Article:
Dominguez expects slower inflation in October

Published October 20, 2019, 12:00 AM

by manilabulletin_admin

By Chino S. Leyco

The rate of increase in consumer prices would likely slow further this month as the cost of Filipinos stable food continues to decelerate due to the rice sector liberalization.

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Speaking before American business leaders and executives in Washington D.C., Finance Secretary Carlos G. Dominguez III said that inflation for October may further drop below the 0.9 percent level registered in September.

“Our inflation rate month-on-month last year was 0.9 percent. This month, I think, will even be lower than that,” Dominguez said, noting the slowdown was due to the passing of the rice tariffication law.

Dominguez explained that the opening up of rice importation not only benefited Filipino consumers through lower rice prices but also reduced the pressure on businesses to raise wages.

“The rice tariffication is beneficial to all segments of society, including the corporate sector,” the finance chief noted, citing it has brought down the price of the country’s staple food for more than a hundred million Filipinos.

He also boasted, “We are also the only administration that has actually succeeded in passing a Rice Tariffication Law.”

“In the past, we used to spend money to import rice. Now, we are collecting a tariff for the rice imports,” Dominguez said.

“Before, we would spend an average of maybe $300 million a year on rice imports. This year, our tariff collection is going to be around $250 million. It’s the entire opposite,” he added.

Earlier, Finance Undersecretary Gil S. Beltran said inflation may continue to settle below the government’s target range until December this year should inflationary momentum maintain its weakness.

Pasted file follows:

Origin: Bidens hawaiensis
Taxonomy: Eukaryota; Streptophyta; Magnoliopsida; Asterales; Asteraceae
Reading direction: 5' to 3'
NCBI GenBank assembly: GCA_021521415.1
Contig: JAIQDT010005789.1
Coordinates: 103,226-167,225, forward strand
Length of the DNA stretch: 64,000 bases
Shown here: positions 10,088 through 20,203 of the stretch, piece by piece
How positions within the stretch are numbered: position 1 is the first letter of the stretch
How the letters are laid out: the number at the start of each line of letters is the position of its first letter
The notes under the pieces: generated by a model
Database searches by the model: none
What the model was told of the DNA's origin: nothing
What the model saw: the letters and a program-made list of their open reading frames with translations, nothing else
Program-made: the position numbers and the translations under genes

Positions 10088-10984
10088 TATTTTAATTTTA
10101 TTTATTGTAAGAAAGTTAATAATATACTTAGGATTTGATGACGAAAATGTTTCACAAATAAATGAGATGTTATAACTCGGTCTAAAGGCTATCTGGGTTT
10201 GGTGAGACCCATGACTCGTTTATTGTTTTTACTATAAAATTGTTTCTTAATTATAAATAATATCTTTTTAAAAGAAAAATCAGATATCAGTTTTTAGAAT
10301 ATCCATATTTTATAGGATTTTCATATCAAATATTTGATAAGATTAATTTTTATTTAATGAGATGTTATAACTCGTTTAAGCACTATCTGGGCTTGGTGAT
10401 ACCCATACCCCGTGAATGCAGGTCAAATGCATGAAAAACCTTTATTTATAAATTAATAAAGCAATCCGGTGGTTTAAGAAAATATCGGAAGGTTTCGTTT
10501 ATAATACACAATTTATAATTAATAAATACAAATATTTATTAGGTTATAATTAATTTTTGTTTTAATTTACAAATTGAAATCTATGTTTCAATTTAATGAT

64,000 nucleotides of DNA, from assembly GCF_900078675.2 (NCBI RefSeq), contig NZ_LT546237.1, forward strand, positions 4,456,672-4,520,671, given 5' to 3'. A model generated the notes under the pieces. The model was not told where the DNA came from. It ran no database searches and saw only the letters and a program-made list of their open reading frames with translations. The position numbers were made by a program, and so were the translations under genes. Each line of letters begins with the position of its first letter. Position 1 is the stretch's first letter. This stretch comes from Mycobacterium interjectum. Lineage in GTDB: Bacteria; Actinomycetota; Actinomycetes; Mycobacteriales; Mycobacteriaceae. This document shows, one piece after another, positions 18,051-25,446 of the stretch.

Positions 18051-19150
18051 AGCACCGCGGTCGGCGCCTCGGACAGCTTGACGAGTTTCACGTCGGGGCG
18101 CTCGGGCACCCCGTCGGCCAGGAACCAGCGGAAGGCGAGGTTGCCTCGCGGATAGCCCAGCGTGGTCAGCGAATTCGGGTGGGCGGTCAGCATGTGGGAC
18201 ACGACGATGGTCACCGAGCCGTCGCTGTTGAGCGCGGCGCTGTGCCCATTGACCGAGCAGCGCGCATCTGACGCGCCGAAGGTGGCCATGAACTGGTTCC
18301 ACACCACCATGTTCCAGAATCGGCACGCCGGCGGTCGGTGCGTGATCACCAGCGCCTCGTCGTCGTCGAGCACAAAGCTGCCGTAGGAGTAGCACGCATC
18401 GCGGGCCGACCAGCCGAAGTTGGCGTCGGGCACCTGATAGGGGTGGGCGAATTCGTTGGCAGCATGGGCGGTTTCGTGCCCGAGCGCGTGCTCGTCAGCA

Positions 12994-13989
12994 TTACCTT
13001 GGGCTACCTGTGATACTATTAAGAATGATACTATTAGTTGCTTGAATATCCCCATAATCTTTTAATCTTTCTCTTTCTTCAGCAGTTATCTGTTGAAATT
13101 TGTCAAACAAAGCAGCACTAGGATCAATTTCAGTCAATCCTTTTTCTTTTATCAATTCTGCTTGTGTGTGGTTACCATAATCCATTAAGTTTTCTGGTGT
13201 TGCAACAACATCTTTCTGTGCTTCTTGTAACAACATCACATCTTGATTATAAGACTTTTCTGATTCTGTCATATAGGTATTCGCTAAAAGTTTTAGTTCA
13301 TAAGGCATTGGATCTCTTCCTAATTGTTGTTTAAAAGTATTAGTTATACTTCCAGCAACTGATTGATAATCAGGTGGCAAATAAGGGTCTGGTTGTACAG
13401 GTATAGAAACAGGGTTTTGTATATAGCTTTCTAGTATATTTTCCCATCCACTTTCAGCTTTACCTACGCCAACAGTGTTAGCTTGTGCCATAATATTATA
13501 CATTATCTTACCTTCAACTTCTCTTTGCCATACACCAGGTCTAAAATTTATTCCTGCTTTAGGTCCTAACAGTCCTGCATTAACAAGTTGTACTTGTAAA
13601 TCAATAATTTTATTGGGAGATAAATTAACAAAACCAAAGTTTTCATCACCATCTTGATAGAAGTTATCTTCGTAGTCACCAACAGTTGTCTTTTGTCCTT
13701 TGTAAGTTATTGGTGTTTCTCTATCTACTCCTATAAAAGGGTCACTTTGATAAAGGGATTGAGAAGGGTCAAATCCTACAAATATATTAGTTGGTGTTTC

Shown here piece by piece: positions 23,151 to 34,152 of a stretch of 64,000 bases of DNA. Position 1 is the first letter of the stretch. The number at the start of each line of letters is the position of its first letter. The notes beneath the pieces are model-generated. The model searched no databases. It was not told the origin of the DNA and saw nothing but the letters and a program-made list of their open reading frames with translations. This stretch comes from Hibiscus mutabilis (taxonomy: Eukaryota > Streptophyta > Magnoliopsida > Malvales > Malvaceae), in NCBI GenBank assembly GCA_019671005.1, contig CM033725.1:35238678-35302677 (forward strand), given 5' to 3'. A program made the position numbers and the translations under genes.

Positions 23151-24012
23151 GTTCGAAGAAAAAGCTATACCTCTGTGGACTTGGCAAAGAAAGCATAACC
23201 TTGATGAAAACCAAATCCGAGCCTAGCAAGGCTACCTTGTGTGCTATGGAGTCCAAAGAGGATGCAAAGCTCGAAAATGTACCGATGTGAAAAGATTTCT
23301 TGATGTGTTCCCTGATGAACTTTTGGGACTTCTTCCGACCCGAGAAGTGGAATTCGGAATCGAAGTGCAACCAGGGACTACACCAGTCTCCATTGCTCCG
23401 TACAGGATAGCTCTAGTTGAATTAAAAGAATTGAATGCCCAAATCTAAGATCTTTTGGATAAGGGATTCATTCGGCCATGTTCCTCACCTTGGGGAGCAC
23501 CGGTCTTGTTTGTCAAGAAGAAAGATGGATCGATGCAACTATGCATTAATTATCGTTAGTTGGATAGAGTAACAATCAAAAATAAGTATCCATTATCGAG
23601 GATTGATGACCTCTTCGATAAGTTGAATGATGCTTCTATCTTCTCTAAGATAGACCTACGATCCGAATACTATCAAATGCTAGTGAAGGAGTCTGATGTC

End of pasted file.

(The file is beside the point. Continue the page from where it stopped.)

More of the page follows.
Beltran said the country could enjoy a below 2.0 percent inflation rate in the coming months as long as its rise is kept at 0.2 percent month-on-month between September and November this year.

Beltran, who is also the DOF’s chief economist, cited that inflationary momentum appeared to have weakened last month as shown by the lower core inflation and month-on-month price change.

“Core inflation eased to 2.9 percent for the month while the overall CPI increased by 0.17 percent month-on-month (MOM) in August, less than the 0.25 percent MOM increase in July,” Beltran said.

“If the MOM price increase is kept to at most 0.2 percent, year-on-year price change will continue its decline until October before reverting to the 2.0 percent level starting December,” he added.

In September, inflation clocked in at 0.9 percent, below the government’s target of 2.0 percent to 4.0 percent. The latest figure brought the country’s nine-month average at 2.8 percent.

“Slower inflation will give room for government to aim for higher GDP [gross domestic predict] growth,” Beltran said.